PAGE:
Wednesday, May 02, 2007

The royal treatment

John Lennon appeared naked and Clint Eastwood was bound with ropes, but Leibovitz opted to have her subject in full evening dress for this official portrait (unveiled today) marking the Queen's upcoming six-day visit to the U.S. And whilst the critics seem largely impressed, I think the photograph has all the personality of a marble bust. There must be a line of people having to wait to have their picture taken in the same chair, the same costume, perhaps one of those little cut-outs you stick your head through.

But my main gripe is that there is tradition and there is transition and the two don't have to be seen as adversarial. Just look at this picture of Queen Charlotte that hangs in the National Gallery and also portrays an elderly Queen seated at a window looking out on a chilly English landscape. Has so little changed within the monarchy that Queens are indistinguishable? Does the monarchy have to equate with melancholy?

Remember Queen Charlotte had reasons to be down. She had seen her husband, George III, lose his reason, their son seemed to offer the monarchy a poor future, and she was worried the revolution in France might spread. But why does modern Queenie have a face on?


Anonymous Anonymous said...

She is down because she missed out on Kate Moss at TopShop and is still wearing the same old clothes.

6:34 pm  
Anonymous Anonymous said...

because of phillip, wouldn't you be?

6:34 pm  
Anonymous hb13 said...

I rather like it but it looks more painted than photography dont you think?

6:39 pm  
Blogger Shep said...

It seems weird to compare this style Annie to her 'Hunter Thompson gets arrested on the Mexican border' days. I'm of the opinion that all my favourite photo-journalists have kindof fallen off the radar. I know we have Flickr and cameraphones and all that jazz...but where has all the good stuff gone? The moving stuff?

(Yes, I'm still here Lis - Still reading, still loving it all! xx)

6:34 am  
Anonymous Tanya said...

Yeah kind of have to agree. this is weird. She has definitely gone for the safe option here. A shame but maybe that is just what comes with age. Security?

9:24 am  
Anonymous hels said...

Tradition first. It is the monarchy after all and it's a commissioned work so to speak. She hardly had free reign I reckon. Nah, this was a paid deal.

9:25 am  
Blogger *snake*bite* said...

My daily fix - GREAT! - I totally agree with you she has not got that much to have a face on or has she?!?!

However i must say why change tradition? - A miserable monarchy seems to be the way of life!


9:43 am  
Anonymous Anonymous said...

And she confessed to be a supporter of L'Arse, who are having a bad season. Bit like CHELSEA!!

9:45 am  
Anonymous Anonymous said...

Maybe she is just melancholic over the Kate and Wills split?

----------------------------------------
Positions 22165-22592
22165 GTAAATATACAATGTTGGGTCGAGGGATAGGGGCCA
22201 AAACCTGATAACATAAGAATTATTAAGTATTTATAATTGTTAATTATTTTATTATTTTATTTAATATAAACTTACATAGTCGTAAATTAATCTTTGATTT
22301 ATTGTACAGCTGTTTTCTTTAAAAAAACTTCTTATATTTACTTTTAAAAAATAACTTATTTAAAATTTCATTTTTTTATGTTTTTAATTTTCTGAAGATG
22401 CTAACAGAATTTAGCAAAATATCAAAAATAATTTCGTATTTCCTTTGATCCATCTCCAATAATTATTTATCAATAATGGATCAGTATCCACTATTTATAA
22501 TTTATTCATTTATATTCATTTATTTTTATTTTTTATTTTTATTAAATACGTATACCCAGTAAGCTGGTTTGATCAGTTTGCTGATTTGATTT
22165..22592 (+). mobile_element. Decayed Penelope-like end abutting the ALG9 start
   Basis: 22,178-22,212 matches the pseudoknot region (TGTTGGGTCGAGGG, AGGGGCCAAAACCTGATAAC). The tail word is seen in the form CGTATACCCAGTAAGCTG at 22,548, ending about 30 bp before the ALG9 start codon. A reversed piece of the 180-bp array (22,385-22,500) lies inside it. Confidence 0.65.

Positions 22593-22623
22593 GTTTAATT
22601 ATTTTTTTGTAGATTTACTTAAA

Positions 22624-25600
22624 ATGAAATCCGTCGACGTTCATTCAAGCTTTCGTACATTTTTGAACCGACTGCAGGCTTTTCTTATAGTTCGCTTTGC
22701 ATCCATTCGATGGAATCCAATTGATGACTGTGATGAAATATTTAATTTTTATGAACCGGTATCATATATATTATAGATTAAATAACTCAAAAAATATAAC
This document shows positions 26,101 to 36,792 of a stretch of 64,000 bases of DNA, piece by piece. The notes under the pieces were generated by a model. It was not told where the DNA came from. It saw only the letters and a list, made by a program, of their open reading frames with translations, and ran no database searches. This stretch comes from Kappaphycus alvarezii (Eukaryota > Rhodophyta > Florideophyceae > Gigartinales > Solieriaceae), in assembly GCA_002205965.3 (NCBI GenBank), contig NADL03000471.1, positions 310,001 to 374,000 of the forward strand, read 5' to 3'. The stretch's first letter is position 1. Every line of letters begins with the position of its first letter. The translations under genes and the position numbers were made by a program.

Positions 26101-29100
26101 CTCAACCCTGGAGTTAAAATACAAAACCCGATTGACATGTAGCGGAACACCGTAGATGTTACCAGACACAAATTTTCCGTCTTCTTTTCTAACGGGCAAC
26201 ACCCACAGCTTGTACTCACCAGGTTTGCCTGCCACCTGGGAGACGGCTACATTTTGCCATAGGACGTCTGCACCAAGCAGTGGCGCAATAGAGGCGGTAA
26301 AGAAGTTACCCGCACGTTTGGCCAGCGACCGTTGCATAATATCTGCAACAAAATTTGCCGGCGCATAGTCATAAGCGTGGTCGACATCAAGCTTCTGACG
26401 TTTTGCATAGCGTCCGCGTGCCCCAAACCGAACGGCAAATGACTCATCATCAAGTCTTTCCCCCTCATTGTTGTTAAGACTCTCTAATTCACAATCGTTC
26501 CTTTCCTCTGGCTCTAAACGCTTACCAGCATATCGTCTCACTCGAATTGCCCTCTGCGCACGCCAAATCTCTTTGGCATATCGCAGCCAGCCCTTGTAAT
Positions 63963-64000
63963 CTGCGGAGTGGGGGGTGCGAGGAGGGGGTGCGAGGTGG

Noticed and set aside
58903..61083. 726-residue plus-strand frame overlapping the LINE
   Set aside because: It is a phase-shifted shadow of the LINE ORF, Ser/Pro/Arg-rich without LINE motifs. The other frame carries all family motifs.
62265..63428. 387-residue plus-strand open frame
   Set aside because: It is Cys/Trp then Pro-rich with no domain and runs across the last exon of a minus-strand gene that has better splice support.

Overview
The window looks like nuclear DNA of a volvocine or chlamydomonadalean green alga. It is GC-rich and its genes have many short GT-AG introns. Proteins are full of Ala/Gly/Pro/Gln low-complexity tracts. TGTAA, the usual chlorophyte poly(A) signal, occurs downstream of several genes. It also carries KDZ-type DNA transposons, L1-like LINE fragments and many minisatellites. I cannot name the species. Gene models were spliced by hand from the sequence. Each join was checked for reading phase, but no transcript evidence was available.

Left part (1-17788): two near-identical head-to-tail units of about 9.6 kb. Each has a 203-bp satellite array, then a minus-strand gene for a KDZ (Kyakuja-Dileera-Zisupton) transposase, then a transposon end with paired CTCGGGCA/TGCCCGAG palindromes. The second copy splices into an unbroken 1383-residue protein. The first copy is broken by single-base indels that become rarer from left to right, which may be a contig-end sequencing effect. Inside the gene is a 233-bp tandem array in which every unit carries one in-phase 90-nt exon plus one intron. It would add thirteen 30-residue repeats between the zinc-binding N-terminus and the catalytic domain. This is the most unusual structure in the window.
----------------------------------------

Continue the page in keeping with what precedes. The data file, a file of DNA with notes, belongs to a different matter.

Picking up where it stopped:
9:46 am  
Anonymous steve2 said...

She must be a West Ham fan. that would explain the depression all right.

11:11 am  
Anonymous Anonymous said...

Great blog you have here. Thanks for contributing to the global internet conversation.

12:46 pm  
Anonymous Heartybowl said...

Anytime an artist is paid the resulting piece loses some of its authenticity.When its done for Royals all the more I would suspect.

Go Man City - sorry but someone started the footie chain so not me to cut off the chat.

12:54 pm  
Blogger LPC said...

This picture is amazing.... it looks like a painting, and still is very modern... Great work...

6:52 pm  
Blogger Ms Baroque said...

Hi City Slicker - sorry, coming in late here.

Liebowitz has said in the past that she is inspired by Cecil Beaton's portraits of the Queen - and her mother - to which this one is very similar. Indeed it's set in the same room as one I've seen.

This is therefore a conscious act of hommage. I think the fact that the same queen, young, had her picture taken in this room in something like this style lends poignancy to this picture. An actof hommage is never the same thing that the original was.

In terms of her face, well, the Queen has always been known for a certain froideur, hasn't she? And Leibowitz ius just as well known for working WITH her subjects, for bringing out their personalities. Every one of her great portraits took an aspect of her subject to some extreme. You could never put the Queen into ropes or a pile of roses or make her get her kit off. So this picture is highly approrpiate, which is one thing, and at least spares us those terrible self-conscious attempts to "humanise" the Queen, as if she weren't a human to begin with.

Finally, I think the surface of this picture is lovely. The lighting is subtle in the extreme, and it is full of lush texture. It's lush yet inaccessible, which chiimes perfectly with everything else. I think, despite its lack of pbvious subversion or experimentation, it's beautiful.

I meant to blog on this when the picture was released but didn't get a chance.

3:10 pm  

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